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Enermax Aurora Keyboard
It's really hard to get excited about a keyboard, it's got to be one of the most boring aspects of any PC. In reality though, it's probably one of the most important components and we seldom give it more than five minutes thought. After all, you're going to be using it for most of the input in to your machine, and definitely all of your typing.
On and off over the years, I've suffered from pretty bad issues with my wrists, including Carpal Tunnel Syndrome, Tendonitis and other issues that fall under the general RSI container. My older brother is suffering from similar issues at the moment – by ignoring the signs, he temporarily has very little use of his hands. Before you laugh off the idea of suffering with any form of RSI, if you use computers for a decent amount of time, you will end up with problems unless you protect yourself.
Enermax is mainly known for its range of power supplies, but it also makes cases, enclosures and among other things, keyboards. The keyboard I'm looking at today is the Aurora.
The particular keyboard we were sent is finished in black, but it's also available in silver. It has a brushed aluminium finish that is quite attractive. It is actually supplied with a cloth for cleaning the surface, as over time it can get a little grubby. More than likely due to the amount of caffeine I intake, my hands do get a little sweatier than I'd like, but it seemed to cope with this quite well with no permanent marks left after a few weeks of use.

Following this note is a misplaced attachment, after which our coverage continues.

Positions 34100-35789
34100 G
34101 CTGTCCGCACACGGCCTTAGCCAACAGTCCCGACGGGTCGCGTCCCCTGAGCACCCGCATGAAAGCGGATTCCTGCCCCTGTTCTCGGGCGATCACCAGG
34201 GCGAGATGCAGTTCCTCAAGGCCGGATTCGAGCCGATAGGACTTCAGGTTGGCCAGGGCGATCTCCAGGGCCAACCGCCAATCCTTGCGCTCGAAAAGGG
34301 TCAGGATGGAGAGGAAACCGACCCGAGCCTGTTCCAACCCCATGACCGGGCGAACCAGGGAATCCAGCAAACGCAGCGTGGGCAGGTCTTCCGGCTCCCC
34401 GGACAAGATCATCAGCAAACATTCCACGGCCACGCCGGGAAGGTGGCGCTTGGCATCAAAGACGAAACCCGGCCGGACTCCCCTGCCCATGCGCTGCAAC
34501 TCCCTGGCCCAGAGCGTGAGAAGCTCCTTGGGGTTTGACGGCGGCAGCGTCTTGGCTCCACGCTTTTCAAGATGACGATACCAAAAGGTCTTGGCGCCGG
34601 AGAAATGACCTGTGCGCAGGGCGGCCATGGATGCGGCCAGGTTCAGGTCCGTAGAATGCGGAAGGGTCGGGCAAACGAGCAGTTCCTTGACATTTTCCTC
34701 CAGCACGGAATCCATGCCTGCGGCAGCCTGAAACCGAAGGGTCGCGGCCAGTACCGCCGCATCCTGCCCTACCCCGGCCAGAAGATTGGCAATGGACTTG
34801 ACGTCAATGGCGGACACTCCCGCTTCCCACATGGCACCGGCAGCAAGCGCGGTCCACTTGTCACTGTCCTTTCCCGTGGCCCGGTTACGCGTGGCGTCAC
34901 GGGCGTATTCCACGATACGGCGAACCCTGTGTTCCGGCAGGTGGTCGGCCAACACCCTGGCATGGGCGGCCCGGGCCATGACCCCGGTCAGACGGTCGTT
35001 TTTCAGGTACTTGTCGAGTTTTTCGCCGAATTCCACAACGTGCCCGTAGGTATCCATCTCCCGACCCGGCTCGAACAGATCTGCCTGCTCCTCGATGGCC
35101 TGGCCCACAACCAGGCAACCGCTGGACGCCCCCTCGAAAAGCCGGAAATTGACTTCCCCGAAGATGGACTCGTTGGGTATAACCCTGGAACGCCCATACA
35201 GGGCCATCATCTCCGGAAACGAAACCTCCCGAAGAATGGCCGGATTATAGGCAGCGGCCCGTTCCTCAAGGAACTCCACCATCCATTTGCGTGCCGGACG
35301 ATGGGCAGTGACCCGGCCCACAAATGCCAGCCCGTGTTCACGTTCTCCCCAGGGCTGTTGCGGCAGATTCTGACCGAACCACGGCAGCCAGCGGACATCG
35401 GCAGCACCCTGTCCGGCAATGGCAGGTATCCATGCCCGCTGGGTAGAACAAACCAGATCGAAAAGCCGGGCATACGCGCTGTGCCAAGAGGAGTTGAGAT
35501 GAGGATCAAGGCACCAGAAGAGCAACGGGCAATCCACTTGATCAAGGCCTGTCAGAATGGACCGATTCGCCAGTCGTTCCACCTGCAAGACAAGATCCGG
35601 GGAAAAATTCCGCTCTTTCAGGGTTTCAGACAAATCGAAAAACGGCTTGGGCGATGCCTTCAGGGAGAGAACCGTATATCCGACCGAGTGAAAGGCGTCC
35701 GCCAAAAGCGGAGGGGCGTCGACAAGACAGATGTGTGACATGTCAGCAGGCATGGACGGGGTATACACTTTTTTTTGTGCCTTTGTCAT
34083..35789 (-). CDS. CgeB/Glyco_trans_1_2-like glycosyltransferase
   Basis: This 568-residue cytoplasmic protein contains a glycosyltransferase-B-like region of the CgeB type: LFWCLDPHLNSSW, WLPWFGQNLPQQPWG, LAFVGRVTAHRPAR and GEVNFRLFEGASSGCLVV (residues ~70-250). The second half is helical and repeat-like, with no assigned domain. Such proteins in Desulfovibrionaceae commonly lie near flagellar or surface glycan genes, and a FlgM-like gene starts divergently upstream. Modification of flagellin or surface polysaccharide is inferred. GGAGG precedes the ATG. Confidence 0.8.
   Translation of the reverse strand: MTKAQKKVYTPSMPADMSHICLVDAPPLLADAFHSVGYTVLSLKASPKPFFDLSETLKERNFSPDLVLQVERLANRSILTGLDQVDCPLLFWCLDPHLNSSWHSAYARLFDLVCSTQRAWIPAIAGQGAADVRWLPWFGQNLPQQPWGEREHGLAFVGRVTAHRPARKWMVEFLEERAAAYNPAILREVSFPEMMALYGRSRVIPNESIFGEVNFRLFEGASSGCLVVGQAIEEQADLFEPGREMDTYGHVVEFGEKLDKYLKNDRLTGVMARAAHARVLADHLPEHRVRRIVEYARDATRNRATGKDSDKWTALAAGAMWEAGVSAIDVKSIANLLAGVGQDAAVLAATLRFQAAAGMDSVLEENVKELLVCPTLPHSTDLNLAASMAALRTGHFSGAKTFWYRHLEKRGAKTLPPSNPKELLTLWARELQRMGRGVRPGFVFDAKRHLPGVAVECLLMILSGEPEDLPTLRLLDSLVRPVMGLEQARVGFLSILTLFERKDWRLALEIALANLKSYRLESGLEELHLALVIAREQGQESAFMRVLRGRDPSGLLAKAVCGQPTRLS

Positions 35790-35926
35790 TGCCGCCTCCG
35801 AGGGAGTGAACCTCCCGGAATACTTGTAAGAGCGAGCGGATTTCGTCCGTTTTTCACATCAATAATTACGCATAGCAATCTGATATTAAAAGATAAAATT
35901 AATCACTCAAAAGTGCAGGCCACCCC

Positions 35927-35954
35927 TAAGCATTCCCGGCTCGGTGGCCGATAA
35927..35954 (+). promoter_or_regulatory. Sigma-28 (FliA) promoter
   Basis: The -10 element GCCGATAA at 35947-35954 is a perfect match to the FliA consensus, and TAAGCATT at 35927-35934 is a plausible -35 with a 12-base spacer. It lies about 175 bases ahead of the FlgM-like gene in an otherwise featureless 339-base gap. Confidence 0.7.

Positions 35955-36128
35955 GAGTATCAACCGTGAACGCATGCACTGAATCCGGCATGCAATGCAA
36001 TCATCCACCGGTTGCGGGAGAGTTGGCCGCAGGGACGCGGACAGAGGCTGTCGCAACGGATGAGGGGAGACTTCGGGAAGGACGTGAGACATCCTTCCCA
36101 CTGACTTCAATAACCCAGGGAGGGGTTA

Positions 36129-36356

Over the past few years, expensive keyboards have moved towards looking more like notebook keyboards than traditional keyboards. This means less action and more compact keys. These can be a bit hit or miss. This keyboard has just enough action that you can feel the keys nicely, even when typing lengthy articles – so definitely a hit.
The keyboard itself is very shallow. In fact it's almost flush to the desk. It's quite a strange feeling, but it did mean a wrist rest wasn't necessary and my wrists were kept nice and straight – no funny angles. My weight was more on my arms leaving my fingers to float above the keys. I have a bad habit of putting my weight on my wrists, which causes a lot of my problems, so the Enermax is definitely a good influence on my typing.
The height can be raised by what must be only 5mm, and it makes very little difference to your typing experience
What I've found most useful about this keyboard, in fact almost indispensable, is its port replication.
As you can see, at the end of the cable is a USB plug, headphone jack and microphone.
This manifests itself on the keyboard as two extra USB ports (great for flash drives), and audio connectivity on the left hand side of the keyboard. My machine is neatly tucked under my desk, so this has been incredibly useful.
Unfortunately, despite the near £60.00 price tag, Enermax has chosen to use the thinnest cables possible to replicate the audio ports. We actually have two of these keyboards in use here, and on one of them the headphone jack has broken after very little use. A little more attention to quality in this area wouldn't have gone amiss.
This is a really nice keyboard, let down by a high asking price of £58.69 and the poor quality audio connectors and cables. If you're using onboard sound and mediocre headphones, this won't be a huge issue and it is certainly useful for in-game conversations and Skype, but if you value your audio quality, you'll probably avoid the added connectivity.